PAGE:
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Excellent and meticulously researched quasi-document about the first operational use of a nuclear weapon
on 1 March 2013
I found those Canadian-Japanese miniseries excellent, I spend a very good moment watching it and even if I was already a little bit familiar with the story, I still learned a lot. Some limited SPOILERS below.
"Hiroshima" tells the story of the circumstances in which president Truman decided to drop the first atomic bomb on a Japanese city. The story begins immediately after the death of president Franklin D. Roosevelt, when Truman is briefed about the existence of project "Manhattan" - indeed on Roosevelt's orders the secret surrounding this project was such, that even the vice-president of Unites States was left in the dark. The story progresses then to show the whole story of how the decision to use the new weapon was debated and ultimately taken - it also shows how Hiroshima ended being the first primary target (with the city of Kokura being the secondary or "replacement" target, if Hiroshima couldn't be reached).
Although the whole story happens mostly in the offices of White House or other similar places, it is as dramatic and tense as any war movie. Amongst the best moments (to my taste) were Truman's meeting with Stalin at Potsdam in July 1945, the debate following Japanese rejection of Potsdam declaration and Truman's voyage back from Europe to USA on board of heavy cruiser USS "Augusta". This last moment is maybe the most touching part of the film and helps to understand better than anything else why Truman stopped hesitating and ordered the attack on Hiroshima...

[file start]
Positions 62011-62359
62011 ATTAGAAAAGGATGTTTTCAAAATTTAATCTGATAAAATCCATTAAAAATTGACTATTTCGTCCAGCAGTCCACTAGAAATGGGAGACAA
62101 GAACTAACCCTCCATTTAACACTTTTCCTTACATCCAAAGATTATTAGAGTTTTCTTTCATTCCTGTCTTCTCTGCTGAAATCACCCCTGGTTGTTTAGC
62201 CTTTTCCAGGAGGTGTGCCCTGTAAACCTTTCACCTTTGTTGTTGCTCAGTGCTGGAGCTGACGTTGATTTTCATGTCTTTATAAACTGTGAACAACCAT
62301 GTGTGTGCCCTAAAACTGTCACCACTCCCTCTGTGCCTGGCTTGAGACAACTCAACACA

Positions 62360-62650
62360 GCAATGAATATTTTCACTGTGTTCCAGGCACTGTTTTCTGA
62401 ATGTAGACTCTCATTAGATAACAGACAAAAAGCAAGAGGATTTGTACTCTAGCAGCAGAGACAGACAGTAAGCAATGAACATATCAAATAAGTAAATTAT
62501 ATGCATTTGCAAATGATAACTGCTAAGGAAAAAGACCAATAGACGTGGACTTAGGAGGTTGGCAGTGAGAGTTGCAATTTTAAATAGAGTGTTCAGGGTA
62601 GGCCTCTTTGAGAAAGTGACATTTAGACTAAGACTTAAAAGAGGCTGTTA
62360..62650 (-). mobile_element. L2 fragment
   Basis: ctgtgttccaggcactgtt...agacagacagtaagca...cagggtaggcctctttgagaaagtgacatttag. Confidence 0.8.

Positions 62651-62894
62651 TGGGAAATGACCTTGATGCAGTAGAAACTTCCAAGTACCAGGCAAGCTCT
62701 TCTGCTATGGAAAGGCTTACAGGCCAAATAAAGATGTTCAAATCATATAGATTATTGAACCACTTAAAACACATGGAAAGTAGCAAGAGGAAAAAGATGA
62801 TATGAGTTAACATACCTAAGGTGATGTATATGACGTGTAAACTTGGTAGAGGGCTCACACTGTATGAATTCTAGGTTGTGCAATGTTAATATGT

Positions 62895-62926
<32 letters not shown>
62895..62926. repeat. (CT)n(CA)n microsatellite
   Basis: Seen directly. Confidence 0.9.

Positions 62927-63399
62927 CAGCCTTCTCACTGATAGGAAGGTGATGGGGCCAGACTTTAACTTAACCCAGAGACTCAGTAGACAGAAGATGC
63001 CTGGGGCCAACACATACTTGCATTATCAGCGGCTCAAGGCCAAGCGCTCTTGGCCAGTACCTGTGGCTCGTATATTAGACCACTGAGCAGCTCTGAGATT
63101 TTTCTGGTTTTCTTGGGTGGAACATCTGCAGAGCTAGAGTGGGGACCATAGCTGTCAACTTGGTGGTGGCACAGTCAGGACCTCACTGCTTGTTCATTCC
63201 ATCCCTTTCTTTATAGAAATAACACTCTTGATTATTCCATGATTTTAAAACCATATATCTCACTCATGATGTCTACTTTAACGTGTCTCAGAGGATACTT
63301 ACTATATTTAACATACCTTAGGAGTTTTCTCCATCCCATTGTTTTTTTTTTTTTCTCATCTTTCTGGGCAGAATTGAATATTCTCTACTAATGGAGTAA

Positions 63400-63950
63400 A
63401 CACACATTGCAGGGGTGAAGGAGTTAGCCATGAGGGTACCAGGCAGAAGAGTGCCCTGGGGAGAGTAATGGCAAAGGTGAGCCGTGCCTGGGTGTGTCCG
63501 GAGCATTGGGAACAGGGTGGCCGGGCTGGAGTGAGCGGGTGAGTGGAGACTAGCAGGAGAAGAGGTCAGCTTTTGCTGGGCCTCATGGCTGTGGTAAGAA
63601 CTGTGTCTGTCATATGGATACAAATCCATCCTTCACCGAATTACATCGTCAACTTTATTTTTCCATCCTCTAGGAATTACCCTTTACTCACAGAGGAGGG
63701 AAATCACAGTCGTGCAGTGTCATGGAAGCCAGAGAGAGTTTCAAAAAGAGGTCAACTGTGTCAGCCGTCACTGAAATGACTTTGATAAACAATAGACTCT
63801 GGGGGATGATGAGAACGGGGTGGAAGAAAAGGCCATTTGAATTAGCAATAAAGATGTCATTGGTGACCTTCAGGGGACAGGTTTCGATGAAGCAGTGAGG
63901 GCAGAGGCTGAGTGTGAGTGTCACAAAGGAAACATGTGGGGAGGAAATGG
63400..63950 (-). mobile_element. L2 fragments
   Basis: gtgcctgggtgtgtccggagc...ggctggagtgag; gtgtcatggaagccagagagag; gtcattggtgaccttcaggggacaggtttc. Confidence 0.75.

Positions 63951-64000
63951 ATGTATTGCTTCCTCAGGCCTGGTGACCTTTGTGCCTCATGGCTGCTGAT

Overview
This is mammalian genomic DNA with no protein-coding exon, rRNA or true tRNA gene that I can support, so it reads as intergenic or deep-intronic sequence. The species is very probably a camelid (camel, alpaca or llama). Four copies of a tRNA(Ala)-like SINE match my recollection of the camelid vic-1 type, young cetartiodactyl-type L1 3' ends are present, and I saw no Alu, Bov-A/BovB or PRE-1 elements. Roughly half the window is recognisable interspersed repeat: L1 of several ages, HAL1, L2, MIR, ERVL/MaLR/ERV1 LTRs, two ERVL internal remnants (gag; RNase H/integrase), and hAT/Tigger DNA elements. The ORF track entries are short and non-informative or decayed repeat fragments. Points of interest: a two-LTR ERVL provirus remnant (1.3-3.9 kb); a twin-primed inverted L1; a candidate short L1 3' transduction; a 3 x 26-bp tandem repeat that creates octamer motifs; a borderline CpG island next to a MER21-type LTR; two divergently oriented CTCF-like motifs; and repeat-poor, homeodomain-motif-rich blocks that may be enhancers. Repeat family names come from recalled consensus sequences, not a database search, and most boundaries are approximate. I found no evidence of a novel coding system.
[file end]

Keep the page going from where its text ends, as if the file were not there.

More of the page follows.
As it is not fully explained in the film, it is not exactly a SPOILER to say something about the scene in which, at Potsdam meeting, Truman tells Stalin about the existence of the atomic bomb - in fact Stalin already knew about project "Manhattan" BEFORE Truman, as Soviet spies (extremely active in USA during the WWII) managed not only to learn about this super-secret project already in 1944, but even to some degree infiltrate it!
All actors did a great job in "Hiroshima" but the greatest performance is that of Canadian actor Kenneth Walsh, who plays president Truman.
Those miniseries last 180 minutes, but frankly I didn't even notice the time passing. "Hiroshima" is an excellent quasi-document, very well made, very dramatic and worth every penny spend on it. I am so keeping this DVD for a future re-viewing and later for my children (when they are big enough to watch it). Warmly recommended.